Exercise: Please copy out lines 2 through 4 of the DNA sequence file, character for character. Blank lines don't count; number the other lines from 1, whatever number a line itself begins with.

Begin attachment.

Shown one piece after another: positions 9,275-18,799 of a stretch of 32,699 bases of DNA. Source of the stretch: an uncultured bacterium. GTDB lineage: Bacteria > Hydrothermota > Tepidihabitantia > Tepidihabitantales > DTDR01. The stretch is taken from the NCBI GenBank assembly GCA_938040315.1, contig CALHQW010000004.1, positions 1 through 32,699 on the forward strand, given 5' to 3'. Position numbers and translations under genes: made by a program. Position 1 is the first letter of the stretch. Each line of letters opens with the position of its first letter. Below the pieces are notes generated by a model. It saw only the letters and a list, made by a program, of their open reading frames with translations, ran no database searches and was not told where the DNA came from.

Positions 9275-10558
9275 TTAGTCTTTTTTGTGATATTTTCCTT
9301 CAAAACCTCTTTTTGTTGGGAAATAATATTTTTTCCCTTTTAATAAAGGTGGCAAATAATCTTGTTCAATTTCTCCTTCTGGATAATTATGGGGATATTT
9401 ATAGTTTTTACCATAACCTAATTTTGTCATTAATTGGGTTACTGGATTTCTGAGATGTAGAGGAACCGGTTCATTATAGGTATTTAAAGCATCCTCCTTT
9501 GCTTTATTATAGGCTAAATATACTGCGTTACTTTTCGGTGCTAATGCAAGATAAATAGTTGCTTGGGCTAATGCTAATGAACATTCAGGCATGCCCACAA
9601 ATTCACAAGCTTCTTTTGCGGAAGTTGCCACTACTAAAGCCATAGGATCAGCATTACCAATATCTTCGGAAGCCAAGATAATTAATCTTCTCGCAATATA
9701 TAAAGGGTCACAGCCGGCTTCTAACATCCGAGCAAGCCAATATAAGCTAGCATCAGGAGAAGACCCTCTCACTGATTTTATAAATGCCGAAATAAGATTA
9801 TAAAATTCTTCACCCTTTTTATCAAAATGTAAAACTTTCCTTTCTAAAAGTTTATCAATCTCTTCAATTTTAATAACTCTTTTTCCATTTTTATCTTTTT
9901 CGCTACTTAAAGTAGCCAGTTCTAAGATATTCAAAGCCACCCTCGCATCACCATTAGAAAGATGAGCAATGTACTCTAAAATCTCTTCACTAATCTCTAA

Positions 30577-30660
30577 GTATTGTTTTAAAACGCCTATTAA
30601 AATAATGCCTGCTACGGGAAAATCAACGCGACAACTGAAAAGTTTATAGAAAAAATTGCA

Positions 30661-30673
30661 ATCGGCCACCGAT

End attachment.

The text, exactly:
Positions 9275-10558
9275 TTAGTCTTTTTTGTGATATTTTCCTT
9301 CAAAACCTCTTTTTGTTGGGAAATAATATTTTTTCCCTTTTAATAAAGGTGGCAAATAATCTTGTTCAATTTCTCCTTCTGGATAATTATGGGGATATTT